Weingarten made an explicit appeal for teachers to work with Democratic party politicians, including Michigan governor Jennifer Granholm and the Democratic Party. All these government officials are in fact pushing for cuts and school closures. Treasury Secretary Arne Duncan was in Detroit earlier this month to give Bobb the support of the Obama administration.
She made a special appeal to the school administration to “think of us as partners in this endeavor; to work with us rather than against us.”
The role of the DFT and the AFT in relationship to education is the same as the role of the United Auto Workers in relationship to the crisis in the auto industry. These “trade unions” are actively working with the government and corporations to impose concessions on the working class.
At the meeting, Socialist Equality Party supporters distributed the statement, “Defend education! Defend jobs! Defend the youth! Stop the shutdown of Detroit!”. The leaflet advertised a meeting next week in Detroit.
Many of the teachers who spoke to the World Socialist Web Site before and after the meeting expressed outrage and anger. There is overwhelming opposition to the school closures, and it is precisely for this reason that the union wanted no discussion on what is taking place.
Patricia, a Detroit teacher, said: “Our union is against us. This meeting was a farce; it was disgusting. They talked about a lot of things that didn’t matter, but in the end it all boiled down to: ‘concession time!’
“The corporations caused the problems,” she added. “We have no control over society. The rich are only getting richer from all of this; they’re the ones who benefit, they’re the ones who get bailed out.”
Elizabeth, a sophomore at Wayne State University, came out to the meeting in support of the teachers. She said, “The audacity of these concessions is just gross.”
Aside from the content of the meeting, many teachers were angered by the poorly organized character of the meeting—one expression of the deep disconnect between the union and the teachers. Several teachers said they could not express an opinion of the speakers because they could not hear what was being said.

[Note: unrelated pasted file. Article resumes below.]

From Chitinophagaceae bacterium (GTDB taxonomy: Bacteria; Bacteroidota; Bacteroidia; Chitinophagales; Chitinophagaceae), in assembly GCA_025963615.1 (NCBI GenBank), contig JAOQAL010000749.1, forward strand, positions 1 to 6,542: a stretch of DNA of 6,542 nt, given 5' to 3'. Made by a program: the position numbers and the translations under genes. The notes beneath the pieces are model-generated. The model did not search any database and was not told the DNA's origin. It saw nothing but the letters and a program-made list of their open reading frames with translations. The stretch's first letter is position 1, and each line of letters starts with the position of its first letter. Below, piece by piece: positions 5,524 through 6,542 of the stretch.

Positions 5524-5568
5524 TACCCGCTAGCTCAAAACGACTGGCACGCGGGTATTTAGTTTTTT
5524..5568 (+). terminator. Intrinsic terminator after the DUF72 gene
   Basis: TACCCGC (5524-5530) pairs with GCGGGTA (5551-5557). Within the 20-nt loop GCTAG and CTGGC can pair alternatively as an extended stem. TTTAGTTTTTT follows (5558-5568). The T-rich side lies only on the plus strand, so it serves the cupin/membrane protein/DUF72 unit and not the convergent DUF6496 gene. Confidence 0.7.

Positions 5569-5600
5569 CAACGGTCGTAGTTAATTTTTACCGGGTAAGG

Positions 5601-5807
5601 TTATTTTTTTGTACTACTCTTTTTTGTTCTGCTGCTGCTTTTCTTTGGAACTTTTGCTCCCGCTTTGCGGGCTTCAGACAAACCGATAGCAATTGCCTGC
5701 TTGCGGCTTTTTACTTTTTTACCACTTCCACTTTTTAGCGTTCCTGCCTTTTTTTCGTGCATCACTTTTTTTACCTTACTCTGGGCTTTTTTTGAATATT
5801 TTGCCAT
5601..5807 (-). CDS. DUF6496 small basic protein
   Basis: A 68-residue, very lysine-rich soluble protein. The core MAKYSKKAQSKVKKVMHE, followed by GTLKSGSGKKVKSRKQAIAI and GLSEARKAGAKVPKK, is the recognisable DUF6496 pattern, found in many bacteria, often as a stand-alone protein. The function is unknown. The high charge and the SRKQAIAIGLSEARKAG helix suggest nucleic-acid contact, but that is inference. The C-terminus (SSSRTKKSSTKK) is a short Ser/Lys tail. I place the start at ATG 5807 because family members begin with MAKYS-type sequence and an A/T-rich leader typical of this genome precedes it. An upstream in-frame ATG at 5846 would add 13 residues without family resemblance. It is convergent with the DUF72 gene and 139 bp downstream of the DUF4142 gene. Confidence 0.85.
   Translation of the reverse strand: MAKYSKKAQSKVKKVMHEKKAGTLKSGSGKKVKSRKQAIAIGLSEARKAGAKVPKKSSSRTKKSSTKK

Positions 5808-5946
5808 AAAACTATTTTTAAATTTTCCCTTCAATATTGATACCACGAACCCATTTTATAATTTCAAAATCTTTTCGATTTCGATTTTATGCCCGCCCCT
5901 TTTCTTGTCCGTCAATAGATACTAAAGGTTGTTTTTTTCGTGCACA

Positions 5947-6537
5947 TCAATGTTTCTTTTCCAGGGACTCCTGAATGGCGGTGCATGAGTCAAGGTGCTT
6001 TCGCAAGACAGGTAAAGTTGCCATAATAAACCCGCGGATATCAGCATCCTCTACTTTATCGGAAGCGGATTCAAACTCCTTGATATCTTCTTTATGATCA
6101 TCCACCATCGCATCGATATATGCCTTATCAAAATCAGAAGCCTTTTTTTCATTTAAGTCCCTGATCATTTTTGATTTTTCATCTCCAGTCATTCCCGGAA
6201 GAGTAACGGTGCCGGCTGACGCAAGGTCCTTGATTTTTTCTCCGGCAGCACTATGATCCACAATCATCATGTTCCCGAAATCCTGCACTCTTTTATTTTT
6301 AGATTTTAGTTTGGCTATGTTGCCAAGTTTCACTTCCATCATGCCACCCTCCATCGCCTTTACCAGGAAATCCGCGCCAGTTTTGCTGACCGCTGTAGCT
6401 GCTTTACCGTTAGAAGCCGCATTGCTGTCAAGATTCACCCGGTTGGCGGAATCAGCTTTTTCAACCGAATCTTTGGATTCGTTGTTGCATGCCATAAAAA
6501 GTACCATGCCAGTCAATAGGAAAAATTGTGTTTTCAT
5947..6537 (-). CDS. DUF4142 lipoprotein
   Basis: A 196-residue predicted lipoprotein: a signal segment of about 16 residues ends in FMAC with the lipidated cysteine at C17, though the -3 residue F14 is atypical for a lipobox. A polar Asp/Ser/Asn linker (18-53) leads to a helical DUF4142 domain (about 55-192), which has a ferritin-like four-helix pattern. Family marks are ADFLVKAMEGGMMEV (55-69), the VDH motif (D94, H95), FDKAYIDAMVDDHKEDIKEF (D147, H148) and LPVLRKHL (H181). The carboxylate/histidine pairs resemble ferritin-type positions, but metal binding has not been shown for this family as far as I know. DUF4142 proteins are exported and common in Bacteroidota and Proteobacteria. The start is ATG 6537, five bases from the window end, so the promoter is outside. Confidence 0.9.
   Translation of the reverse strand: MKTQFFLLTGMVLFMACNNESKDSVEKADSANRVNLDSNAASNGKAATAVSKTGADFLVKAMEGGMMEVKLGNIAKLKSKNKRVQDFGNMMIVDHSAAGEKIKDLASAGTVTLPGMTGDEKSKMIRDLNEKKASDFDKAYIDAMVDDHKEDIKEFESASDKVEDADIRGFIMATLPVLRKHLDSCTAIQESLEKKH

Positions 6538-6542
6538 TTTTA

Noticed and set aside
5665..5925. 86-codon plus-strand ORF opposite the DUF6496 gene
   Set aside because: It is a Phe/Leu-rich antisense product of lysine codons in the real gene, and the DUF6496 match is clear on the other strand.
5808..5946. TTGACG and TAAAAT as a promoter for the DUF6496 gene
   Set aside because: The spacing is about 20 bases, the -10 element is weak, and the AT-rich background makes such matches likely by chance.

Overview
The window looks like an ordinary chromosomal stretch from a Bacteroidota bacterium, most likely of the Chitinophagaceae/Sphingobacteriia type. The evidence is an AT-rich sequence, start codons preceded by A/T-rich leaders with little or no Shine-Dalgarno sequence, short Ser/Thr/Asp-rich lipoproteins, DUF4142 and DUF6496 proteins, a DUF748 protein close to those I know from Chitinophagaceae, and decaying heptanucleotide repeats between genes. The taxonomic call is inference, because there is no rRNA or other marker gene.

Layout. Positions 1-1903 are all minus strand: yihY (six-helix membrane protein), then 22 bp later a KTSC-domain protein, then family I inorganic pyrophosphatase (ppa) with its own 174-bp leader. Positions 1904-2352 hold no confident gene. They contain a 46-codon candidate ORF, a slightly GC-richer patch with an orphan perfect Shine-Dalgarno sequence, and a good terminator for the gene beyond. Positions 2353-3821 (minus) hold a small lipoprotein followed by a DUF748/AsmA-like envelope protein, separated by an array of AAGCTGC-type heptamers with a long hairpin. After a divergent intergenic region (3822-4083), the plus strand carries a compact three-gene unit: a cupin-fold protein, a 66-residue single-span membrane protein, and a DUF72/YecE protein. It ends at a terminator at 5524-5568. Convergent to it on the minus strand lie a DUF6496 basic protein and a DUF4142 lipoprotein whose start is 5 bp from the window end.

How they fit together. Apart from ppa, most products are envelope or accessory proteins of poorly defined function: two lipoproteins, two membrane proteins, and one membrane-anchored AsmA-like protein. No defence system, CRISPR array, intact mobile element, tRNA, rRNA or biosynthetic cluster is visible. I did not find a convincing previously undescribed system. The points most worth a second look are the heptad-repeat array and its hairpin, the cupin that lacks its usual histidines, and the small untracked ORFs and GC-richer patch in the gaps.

Karen, another Detroit teacher, said, “What a waste of time. Do they think we’re stupid? Do they think we’ll just take concessions because they stood up there for two hours and talked nonsense? They’re saying ‘thank you so much for coming.’ They made us come, and they made us pay $10 for parking at their stupid pep rally. They want to shove concessions down our throats, and they’re just trying to distract us.”
Elizabeth, a teacher, said: “It was all rhetoric what they said. I am so against the cuts, but they never spoke about what is going on. They never mentioned pay, health care, longer hours, school closings—the things we can all connect with. What about my student loans—$25,000? All they did was preach to us.
“They talk about the importance of community. Once you close down schools—it kills the community. They always say they care about kids, but they don’t. They want to stick 40 kids in the room and treat them like they are in college. They aren’t. They need attention; they’re kids. We do our kids an injustice all the time.
“We knew we were coming down here for nothing, but we had to come anyway,” Elizabeth added.